(This post is typeset using LaTeX2WP)
Today’s lecture gave a formal definition of the resident matching problem that we saw last lecture.
We first made the following two simplifying assumptions:
- Every employer wants to employ exactly one applicant; and
- Each of the applicants applies to each of the employers.
We next saw that the problem above can be interpreted in terms of getting men married to women. (This was first proposed by Gale and Shapley in 1962.)
We then formalized the problem as follows. Let denote the set of men and denote the set of women. The set of all possible pairs is denoted by . We next defined certain terminology that was used to define the problem (and will be used later on in the course).
Definition 1 (Matching) A matching is a subset of such that every man and every woman appears in at most one pair in .
As Andrew quipped in class, when you draw out a matching properly, you get a bunch of straight couples.
Definition 2 (Perfect Matching) A perfect matching is a matching such that every man and woman appears in some pair in .
Note that our output needs to be a perfect matching. Next, we formalized the notion of preferences.
Definition 3 (Preferences) The preference list for a man (woman resp.), denoted by ( resp.), is a total ordering on ( resp.).
Finally, we defined the notion of stability of a matching (by defining its negation):
Definition 4 (Instability) Given a matching , a pair is an instability with respect to if there exist and such that
- and are pairs in ;
- prefers to (i.e. in );
- in .
Note that if is an instability with respect to a matching , then they have the incentive to break their current matchings and form a pair on their own.
Finally, we defined a stable matching:
Definition 5 (Stable Matching) A stable matching is a perfect matching such that there does not exist which is an instability with respect to .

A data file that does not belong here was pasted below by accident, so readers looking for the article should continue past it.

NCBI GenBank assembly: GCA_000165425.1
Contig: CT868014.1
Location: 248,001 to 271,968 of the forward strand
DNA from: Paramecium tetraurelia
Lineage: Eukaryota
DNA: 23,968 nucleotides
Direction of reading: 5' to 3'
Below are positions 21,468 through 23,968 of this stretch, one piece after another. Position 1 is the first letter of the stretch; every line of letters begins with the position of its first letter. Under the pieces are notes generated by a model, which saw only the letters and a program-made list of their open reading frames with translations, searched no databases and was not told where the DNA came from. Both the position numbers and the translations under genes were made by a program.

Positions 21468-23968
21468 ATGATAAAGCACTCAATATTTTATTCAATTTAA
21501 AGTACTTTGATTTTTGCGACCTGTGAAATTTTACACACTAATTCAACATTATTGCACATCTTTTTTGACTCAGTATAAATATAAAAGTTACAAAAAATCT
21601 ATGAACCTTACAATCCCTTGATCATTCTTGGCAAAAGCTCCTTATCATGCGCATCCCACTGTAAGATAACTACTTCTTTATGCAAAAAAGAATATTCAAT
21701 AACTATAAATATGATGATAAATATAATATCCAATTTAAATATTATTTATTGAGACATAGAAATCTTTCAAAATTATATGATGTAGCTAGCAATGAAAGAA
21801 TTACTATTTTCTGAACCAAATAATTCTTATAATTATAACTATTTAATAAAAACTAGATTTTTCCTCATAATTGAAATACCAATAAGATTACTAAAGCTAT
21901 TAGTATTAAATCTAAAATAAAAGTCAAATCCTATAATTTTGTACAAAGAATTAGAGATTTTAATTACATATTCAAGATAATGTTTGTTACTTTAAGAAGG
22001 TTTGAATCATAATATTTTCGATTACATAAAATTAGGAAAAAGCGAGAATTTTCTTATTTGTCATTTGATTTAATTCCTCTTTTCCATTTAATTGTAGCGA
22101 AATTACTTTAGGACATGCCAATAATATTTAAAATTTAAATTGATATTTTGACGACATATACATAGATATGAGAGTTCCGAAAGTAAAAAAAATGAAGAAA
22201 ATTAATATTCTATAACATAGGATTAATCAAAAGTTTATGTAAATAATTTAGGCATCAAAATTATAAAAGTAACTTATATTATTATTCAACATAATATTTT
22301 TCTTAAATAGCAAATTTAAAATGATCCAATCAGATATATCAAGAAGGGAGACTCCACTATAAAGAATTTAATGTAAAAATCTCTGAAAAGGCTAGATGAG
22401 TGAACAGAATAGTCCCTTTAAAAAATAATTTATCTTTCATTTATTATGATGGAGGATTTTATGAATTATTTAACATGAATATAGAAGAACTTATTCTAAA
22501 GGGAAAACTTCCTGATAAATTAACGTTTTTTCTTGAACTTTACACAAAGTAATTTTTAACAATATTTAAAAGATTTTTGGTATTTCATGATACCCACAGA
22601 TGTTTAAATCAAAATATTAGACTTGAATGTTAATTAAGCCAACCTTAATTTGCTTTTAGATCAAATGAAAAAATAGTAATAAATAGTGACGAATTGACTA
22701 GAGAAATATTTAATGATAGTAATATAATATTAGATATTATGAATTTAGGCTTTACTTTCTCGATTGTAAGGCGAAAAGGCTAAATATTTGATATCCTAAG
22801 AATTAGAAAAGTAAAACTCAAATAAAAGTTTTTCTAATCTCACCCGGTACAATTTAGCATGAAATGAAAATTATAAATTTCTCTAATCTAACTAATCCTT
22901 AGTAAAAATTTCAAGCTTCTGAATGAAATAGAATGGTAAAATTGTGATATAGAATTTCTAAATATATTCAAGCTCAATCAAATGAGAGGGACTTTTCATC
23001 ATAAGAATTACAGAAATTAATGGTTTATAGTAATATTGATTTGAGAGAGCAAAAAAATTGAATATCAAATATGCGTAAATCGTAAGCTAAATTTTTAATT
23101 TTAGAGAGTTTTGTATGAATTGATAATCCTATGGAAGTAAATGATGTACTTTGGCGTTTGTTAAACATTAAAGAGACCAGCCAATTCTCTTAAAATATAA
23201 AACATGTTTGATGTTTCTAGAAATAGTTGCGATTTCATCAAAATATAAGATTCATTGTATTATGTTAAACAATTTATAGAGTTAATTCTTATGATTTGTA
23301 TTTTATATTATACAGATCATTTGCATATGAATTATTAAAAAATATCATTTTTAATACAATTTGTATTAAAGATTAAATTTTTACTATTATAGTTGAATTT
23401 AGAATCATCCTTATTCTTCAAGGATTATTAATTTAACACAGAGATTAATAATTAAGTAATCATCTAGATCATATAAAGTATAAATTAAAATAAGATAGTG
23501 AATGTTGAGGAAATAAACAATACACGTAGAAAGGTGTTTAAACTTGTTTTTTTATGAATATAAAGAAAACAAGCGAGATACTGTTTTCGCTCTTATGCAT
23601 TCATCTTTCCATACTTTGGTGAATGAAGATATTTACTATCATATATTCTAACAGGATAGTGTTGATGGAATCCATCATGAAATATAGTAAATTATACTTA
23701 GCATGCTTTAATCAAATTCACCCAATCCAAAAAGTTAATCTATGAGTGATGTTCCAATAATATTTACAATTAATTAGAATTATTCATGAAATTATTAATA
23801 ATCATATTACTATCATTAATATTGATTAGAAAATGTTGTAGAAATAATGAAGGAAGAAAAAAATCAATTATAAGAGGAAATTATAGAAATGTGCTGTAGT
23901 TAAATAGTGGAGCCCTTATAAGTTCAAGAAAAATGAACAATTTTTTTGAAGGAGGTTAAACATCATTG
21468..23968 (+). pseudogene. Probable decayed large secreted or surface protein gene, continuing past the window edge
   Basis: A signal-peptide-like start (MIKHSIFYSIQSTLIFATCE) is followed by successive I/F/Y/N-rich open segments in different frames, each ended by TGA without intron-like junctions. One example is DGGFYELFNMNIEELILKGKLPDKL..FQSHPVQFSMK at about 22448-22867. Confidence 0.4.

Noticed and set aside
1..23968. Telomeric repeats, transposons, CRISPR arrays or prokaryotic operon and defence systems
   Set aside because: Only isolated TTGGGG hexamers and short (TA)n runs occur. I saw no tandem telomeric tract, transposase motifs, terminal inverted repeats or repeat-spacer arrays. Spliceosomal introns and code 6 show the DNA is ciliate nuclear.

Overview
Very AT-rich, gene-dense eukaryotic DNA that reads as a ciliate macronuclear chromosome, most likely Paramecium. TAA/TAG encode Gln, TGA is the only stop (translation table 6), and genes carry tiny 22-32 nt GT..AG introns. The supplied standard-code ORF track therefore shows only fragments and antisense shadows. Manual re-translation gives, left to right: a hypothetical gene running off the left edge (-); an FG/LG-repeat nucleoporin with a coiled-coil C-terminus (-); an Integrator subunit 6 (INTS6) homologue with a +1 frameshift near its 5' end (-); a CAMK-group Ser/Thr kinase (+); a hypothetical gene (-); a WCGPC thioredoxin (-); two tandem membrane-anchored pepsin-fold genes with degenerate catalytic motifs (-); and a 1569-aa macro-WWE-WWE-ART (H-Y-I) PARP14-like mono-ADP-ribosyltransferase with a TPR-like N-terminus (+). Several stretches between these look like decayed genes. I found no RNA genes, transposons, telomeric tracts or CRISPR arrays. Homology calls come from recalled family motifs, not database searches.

Thus, the stable matching problem can be formally defined as follows:
- Input: The set of men () and women () with along with the preference lists ( resp.) for every ( resp.)
- Output: A stable matching .
We concluded the lecture with the following two natural questions:
- Does there exist a stable marriage for any set of preference lists?
- If so, can we compute such a stable marriage efficiently?
The slides for the lecture have been uploaded.
S is a subset of M X W, such that every man m∈ M and every woman w∈W. Since, we already defined S is a subset of M X W. Why we using same subset ‘S’ in all of the definition of Matching, Perfect Matching, Preferences, Instability and Stable Matching. Each of these sets have different elements. Hence, I guess if we used the subscript in set notation. It will be much more easy to understand, like for Matching (Sm), Perfect Matching, (Spm), Preferences (Sp), Instability (Si) and Stable Matching (Ssm).
I have write this first on MS Word, in order to type subscript on each subset S.
By: Santosh Thapa on September 5, 2009
at 8:22 pm
Hi Santosh,
Generally in a definition only the terms or notations that are defined are assumed to have a global scope while the rest are just local to the definition. In all the definitions above is a local variable and should be interpreted to have scope only limited to the definition it appears in. E.g., in Definition 1, the term “matching” is the only thing being defined and appearing in it should be interpreted to have local scope.
Of course, we could use your terminology of and but I think in this case doing so will make the notation more cumbersome without much benefit. (As a general rule, I try to use as little notation as possible.)
Thanks for binging this up: now everyone knows what convention I had in mind.
By: atri on September 6, 2009
at 1:54 am